Meta, the parent company of Facebook and Instagram, has recently announced the discontinuation of its program to pay bonuses to creators for making Reels and hitting specific benchmarks. This program, which was originally introduced in 2021, incentivized content creators to generate more short video content on Facebook and Instagram. The shutdown will impact all Reels creators on Facebook and U.S.-based creators on Instagram, as the Instagram program was only available for creators based in the United States.
As reported by Business Insider, this discontinuation of the program shows that social media platforms are looking to pull back from paying creators based on the popularity of their short videos. Meta, however, will still respect any commitment for bonuses for 30 days, according to the report.
The program’s discontinuation is surprising given that short video is one of the most popular formats on social media today. In the past, creators got healthy bonuses under this program. Multiple creators got more than $10,000 in bonuses, with some claiming to get even $35,000 in a month. But these creators had to garner millions of views on their Reels, and Meta was happy to distribute money to make the format more popular.
Given that short video is one of the most popular formats on social media today, it is not clear why Meta has discontinued the program. However, it is likely that the company is trying to bank more ad money. Last year, it expanded its overlay ads experiment to creators in over 50 countries, besides displaying in-stream ads. For both these ad formats, the company shares 55% of the revenue with the creators.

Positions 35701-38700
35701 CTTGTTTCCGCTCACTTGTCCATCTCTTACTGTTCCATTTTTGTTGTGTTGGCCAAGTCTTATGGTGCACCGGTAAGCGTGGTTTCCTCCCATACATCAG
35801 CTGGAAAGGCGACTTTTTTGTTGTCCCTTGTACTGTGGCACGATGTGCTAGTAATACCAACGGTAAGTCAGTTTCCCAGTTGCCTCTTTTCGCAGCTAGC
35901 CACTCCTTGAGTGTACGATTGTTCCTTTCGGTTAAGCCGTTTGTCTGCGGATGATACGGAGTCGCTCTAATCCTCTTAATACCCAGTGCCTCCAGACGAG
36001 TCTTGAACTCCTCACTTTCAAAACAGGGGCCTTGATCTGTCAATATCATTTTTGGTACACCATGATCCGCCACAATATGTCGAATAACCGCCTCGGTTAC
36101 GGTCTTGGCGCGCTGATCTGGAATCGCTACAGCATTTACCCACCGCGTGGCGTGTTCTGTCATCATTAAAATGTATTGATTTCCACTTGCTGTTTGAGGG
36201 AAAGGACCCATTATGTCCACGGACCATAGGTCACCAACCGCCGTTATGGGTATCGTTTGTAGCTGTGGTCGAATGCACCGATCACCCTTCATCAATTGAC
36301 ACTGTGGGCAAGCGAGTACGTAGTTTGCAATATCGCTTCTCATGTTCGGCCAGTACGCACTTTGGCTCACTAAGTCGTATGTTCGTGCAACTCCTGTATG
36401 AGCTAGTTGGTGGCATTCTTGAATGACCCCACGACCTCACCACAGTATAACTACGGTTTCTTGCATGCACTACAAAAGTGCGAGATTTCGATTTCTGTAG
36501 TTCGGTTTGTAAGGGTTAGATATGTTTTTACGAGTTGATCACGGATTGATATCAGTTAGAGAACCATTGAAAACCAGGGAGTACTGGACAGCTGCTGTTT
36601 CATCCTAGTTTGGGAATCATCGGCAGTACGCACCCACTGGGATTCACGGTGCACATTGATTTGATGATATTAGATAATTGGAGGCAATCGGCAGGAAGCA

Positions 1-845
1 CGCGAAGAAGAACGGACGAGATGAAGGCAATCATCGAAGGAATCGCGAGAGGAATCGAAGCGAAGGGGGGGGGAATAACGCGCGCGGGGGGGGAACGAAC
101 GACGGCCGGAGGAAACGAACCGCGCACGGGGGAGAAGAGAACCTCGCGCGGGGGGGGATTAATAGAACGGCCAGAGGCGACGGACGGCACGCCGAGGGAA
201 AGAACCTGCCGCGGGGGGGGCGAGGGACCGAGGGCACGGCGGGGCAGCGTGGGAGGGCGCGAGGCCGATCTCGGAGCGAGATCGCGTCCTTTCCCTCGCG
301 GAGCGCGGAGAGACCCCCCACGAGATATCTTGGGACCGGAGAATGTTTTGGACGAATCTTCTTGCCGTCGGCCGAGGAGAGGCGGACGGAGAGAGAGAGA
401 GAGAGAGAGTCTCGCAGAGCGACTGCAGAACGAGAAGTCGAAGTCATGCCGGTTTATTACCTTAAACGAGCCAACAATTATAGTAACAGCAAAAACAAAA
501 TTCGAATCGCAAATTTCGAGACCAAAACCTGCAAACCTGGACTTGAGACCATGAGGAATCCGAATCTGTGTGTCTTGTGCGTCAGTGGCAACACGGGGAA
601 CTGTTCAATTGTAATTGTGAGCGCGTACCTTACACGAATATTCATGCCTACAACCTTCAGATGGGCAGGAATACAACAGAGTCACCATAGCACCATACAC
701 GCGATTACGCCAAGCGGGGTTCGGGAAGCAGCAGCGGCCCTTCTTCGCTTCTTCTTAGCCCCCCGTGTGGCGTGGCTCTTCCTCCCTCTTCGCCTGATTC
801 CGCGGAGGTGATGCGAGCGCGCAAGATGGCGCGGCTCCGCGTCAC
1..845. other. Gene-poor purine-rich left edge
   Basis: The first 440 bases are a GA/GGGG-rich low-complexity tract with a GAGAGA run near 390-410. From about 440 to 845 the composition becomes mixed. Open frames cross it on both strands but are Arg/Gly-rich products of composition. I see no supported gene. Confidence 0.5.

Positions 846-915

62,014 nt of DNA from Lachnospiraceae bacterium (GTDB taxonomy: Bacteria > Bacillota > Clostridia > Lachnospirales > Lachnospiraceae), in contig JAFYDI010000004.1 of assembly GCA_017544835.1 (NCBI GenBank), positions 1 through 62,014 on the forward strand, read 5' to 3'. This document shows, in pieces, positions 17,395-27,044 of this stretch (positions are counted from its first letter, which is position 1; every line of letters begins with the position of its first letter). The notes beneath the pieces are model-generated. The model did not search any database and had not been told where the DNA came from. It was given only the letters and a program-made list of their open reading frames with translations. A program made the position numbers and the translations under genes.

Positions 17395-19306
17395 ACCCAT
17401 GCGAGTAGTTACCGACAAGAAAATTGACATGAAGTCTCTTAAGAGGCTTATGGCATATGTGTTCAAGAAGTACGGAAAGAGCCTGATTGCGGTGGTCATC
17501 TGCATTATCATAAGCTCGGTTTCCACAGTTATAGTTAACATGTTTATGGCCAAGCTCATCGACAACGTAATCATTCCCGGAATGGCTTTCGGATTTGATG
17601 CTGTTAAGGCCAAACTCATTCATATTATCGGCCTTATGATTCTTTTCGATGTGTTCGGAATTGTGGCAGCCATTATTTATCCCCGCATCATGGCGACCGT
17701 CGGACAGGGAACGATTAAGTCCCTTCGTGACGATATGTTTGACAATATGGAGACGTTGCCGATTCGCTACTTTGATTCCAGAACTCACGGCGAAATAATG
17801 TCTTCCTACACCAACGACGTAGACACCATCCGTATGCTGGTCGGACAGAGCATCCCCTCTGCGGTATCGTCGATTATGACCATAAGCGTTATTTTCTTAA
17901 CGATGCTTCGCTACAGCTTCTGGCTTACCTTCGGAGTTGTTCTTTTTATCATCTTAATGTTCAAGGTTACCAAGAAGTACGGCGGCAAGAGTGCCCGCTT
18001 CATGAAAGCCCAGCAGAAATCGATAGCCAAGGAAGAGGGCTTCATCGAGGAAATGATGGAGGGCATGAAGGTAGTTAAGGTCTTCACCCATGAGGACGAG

On the investor call for Meta’s Q4 2022 result, Mark Zuckerberg expressed Reels is not making enough money yet. He stated that improving monetization efficiency or the revenue that’s generated per minute of Reels watched is the next bottleneck that we focus the company on to continue growing Reels. Currently, the monetization efficiency of Reels is much less than Feed. So the more that Reels grows, even though it adds engagement to the system overall, it takes some time away from Feed and the company actually loses money.
As the company is stopping bonuses, creators would need incentives to post short videos on Meta’s platforms instead of TikTok or YouTube Shorts. Facebook has promised to give more monetization tools to creators to earn money on Reels. This year, we focus Facebook on adapting and enhancing monetization tools for short-form videos. They will continue expanding their ads on Facebook Reels tests to help more creators earn ad revenue for their Reels and grow virtual gifting via Stars on Reels.
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Meta’s discontinuation of the program to pay bonuses to creators for making Reels and hitting specific benchmarks may come as a surprise to many. However, social media platforms like Snapchat and YouTube Shorts have moved to ad revenue-sharing models instead of splashing the cash on creator funds.
In conclusion, while the discontinuation of Meta’s program may seem like a setback for Reels creators, it is not the end of the road. Creators can still earn revenue through ads and virtual gifting via Stars on Reels. As a creator, it is important to focus on building a following and creating quality content that engages and resonates with your audience.